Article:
Lawmakers save pre-election advertising

  • 2006-05-17
  • By TBT staff
RIGA - Unsurprisingly, Latvian lawmakers have rejected draft amendments that would limit pre-election political advertising on grounds that the final version of the bill contained "contradictory statements." The bill, which would prohibit radio and TV campaigning 30 days ahead of national and European parliamentary elections and newspaper and street advertising one day before polls open, was turned down in the final reading 68 votes to 10. There were 16 abstentions.

"It is little surprise the amended draft was voted down," Lolita Cigane, an anti-corruption expert who works for Providus center for public policy, told The Baltic Times. "If we look back at the elections of 2002 and 2005, we see that political advertising has had a huge impact on voter decisions. Parties with more funds will continue to advertize intensivel. Nothing will change this year."
During the parliamentary vote on May 11, the People's Party, New Era, the Greens and Farmers Union and Fatherland and Freedom/LNNK alliance refused to back the amended bill, arguing that the draft had been muddled up. "Seeing that the bill has been messed up, New Era cannot support it," Artis Kampars of New Era, one of the parties that rejected the amended legislation, told Parliament.

Lawmakers had previously approved a proposal to ban TV and radio campaigning only on the day of elections, and outdoor ads the day before. Advertising in the press, however, would be permitted. Now that Parliament has rejected the bill, the only legislation preventing parties from overzealous advertising is a cap on total campaign expenditure: parties cannot spend more than 0.2 lat (0.3 euro) per voter. However, past elections have proven that, when it comes to political campaigning, the threat of fines tends to be ineffective. "The fine at present is very small," Cigane said. "The top limit is 5,000 lats. This is not enough. In 2005, KNAB [Latvia's corruption prevention combating bureau] proved that one party violated the limit by 50,000 lats, and all they had to pay was 5,000 lats."

According to Kampars, the final version of the bill still allows "moneybags to decide the results of elections."
Those in favor of the document were MPs from the Harmony Center, Latvia's Socialist Party and Latvia's First Party.
Janis Lagzdins, head of the People's Party faction in Parliament, noted that the present version of the bill contained "quite contradictory norms" regarding mass media. It was not clear, he specified, why the restrictions envisaged for TV and radio differed from those applying to the press and outdoor advertising.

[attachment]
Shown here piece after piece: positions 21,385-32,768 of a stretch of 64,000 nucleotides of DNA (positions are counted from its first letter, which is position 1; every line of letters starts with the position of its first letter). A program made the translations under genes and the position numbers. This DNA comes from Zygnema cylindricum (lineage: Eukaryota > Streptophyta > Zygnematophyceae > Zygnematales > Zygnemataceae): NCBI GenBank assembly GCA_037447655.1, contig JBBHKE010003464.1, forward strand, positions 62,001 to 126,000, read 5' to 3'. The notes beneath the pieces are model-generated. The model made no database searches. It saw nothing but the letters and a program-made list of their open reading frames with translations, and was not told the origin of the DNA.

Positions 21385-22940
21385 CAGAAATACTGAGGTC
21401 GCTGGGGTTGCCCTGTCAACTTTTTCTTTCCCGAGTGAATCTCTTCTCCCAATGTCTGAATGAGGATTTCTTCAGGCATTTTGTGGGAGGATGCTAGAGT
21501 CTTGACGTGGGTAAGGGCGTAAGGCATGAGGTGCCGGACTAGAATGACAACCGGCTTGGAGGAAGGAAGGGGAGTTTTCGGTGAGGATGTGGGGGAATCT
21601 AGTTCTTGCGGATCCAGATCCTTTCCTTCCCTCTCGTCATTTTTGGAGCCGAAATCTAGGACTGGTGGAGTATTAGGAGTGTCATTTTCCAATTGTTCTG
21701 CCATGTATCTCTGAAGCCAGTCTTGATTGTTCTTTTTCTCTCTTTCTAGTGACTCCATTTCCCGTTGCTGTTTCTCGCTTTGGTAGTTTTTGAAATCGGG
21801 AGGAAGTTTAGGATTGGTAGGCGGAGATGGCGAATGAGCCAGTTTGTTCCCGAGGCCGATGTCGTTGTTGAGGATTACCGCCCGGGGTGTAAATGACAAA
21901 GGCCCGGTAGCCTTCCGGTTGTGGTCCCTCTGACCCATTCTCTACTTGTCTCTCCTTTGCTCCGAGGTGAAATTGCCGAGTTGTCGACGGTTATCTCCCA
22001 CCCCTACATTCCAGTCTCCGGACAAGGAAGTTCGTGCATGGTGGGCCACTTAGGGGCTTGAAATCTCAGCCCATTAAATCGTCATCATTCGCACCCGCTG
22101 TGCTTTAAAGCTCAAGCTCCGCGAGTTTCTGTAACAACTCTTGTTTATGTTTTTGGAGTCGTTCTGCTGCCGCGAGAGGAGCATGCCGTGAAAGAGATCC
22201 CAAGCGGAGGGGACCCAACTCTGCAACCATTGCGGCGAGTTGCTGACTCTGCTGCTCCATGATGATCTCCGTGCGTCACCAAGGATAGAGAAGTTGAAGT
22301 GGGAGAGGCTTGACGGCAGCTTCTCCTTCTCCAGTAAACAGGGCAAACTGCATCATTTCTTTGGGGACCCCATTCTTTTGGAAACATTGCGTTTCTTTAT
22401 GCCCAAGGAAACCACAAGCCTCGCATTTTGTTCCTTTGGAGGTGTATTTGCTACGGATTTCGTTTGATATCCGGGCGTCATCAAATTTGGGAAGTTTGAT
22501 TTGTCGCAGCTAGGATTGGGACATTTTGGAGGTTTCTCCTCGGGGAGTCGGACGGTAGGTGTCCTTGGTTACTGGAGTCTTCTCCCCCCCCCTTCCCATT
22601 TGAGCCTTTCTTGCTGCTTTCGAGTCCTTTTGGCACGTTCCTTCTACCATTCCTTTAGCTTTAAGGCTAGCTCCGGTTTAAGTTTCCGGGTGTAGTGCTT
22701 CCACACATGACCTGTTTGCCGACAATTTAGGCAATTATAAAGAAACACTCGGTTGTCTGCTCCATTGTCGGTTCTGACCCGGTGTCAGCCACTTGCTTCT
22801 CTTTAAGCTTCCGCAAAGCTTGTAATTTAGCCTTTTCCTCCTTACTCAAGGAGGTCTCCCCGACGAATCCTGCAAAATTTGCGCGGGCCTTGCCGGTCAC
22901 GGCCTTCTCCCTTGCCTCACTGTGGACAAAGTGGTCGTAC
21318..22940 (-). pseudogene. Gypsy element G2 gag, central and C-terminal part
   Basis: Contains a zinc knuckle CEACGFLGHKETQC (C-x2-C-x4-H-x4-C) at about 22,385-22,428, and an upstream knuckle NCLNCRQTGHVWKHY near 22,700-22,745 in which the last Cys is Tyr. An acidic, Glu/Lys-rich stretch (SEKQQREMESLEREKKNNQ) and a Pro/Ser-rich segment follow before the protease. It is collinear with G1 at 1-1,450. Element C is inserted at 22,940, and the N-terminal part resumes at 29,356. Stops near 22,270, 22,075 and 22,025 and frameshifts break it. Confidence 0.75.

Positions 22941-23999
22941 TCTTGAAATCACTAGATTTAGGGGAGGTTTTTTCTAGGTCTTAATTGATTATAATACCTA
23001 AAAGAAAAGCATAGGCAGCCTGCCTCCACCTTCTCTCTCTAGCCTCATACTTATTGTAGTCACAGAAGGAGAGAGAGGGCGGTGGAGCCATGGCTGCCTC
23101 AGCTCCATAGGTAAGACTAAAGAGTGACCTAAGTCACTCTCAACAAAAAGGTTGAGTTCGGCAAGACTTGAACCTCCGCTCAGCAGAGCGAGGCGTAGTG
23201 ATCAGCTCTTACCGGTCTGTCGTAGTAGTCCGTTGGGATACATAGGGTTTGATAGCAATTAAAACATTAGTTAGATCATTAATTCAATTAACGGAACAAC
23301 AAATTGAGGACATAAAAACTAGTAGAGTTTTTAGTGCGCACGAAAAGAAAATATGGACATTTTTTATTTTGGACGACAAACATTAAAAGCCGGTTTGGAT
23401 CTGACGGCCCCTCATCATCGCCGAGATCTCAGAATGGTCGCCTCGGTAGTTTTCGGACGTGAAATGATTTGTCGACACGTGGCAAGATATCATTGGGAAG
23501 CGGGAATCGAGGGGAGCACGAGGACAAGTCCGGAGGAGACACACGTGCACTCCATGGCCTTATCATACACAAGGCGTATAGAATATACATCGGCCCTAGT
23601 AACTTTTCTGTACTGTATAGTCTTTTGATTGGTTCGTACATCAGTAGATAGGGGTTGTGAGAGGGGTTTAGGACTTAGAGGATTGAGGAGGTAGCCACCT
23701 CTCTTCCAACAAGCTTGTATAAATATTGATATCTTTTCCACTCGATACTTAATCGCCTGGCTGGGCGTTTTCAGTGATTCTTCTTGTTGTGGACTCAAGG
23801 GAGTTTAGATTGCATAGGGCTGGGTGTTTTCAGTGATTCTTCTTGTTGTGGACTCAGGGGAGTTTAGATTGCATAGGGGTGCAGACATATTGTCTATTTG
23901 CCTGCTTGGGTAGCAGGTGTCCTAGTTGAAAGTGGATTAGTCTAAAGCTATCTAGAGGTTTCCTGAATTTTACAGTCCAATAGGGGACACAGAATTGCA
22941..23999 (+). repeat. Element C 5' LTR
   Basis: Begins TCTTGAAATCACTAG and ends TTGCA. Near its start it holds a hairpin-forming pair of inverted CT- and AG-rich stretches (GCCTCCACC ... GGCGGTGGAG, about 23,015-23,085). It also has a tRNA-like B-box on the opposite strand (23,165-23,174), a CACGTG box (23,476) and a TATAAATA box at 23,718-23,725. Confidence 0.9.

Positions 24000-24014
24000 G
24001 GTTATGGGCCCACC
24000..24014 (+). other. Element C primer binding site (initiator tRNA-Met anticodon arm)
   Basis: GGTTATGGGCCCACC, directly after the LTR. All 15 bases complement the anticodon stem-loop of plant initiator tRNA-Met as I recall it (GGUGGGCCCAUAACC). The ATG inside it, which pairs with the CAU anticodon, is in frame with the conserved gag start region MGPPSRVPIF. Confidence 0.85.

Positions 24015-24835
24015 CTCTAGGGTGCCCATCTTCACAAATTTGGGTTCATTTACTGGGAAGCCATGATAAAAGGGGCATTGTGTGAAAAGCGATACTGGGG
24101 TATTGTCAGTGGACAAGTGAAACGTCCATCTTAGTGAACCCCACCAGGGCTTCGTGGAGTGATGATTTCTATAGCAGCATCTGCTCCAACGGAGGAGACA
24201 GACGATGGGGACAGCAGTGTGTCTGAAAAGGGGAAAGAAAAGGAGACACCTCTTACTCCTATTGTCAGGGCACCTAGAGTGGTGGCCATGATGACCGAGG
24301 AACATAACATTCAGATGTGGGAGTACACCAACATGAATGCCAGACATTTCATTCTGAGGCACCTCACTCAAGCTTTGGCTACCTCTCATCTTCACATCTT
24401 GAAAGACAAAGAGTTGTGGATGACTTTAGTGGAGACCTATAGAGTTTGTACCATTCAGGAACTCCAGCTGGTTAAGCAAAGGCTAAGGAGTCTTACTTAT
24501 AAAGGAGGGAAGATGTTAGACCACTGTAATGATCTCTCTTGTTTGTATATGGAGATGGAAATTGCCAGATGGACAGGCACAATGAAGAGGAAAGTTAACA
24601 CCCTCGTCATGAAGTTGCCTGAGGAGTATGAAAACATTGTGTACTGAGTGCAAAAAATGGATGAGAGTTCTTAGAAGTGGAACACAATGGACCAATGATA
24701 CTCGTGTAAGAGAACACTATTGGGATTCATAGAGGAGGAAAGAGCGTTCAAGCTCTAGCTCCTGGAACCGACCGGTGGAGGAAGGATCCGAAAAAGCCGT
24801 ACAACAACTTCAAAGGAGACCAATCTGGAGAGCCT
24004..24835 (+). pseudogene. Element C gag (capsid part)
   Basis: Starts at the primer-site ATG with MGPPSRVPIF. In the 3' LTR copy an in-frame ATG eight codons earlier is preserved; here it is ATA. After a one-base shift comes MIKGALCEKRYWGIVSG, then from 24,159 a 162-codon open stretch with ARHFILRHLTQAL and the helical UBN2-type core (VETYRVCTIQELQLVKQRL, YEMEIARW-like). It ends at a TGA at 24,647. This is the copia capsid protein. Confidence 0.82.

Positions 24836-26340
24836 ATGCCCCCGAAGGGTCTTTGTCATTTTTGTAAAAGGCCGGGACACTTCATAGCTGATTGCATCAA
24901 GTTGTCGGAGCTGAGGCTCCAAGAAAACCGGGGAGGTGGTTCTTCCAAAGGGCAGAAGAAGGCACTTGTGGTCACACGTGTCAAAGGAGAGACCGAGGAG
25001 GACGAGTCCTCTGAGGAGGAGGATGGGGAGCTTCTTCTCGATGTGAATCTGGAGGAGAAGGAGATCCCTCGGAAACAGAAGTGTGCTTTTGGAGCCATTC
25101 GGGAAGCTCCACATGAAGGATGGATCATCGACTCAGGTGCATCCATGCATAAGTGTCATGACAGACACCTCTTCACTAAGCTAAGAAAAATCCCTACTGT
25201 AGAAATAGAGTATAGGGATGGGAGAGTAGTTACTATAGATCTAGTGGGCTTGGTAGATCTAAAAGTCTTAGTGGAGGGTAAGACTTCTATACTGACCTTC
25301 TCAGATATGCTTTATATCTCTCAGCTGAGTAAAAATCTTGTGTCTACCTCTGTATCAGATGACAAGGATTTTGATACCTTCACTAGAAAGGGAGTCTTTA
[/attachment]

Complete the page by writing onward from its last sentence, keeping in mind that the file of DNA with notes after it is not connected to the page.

"The People's Party cannot support such a legal absurdity," Lagzdins said, adding that it was an attempt to restrict freedom of speech. But Cigane believes the difference is clear. "Broadcast advertising is much more influential and also expensive," she said. "If anything, TV and radio campaigning should be banned in Latvia as it is in many other European countries, including the U.K., France and Scandinavia. Advertising in the press is another matter 's this is never banned."

Augusts Brigmanis, chairman of the Greens and Farmers Union faction, said that when discussing the amendments, his party had proposed meeting voters in person as an alternative to political advertisements. "Obviously, their wish to see themselves on television was stronger," Brigmanis concluded, noting that his party is also withdrawing its support for the bill. People's Party member Dzintars Abikis called the "meet-the-people" idea a "cheap pre-election trick aimed at gagging the press." "As soon as they understood that they would not succeed in accomplishing this, they did all they could to make the passing of the document meaningless," he said.

Meanwhile, Parliamentary Speaker Ingrida Udre, who represents the Greens and Farmers Union, has expressed indignation over the bill's criticism. In her words, the proposal aimed to make the election campaigns clear and transparent, and to ensure equal rights and opportunities to all parties involved. "It's a pity that this great work has been spoiled," she said.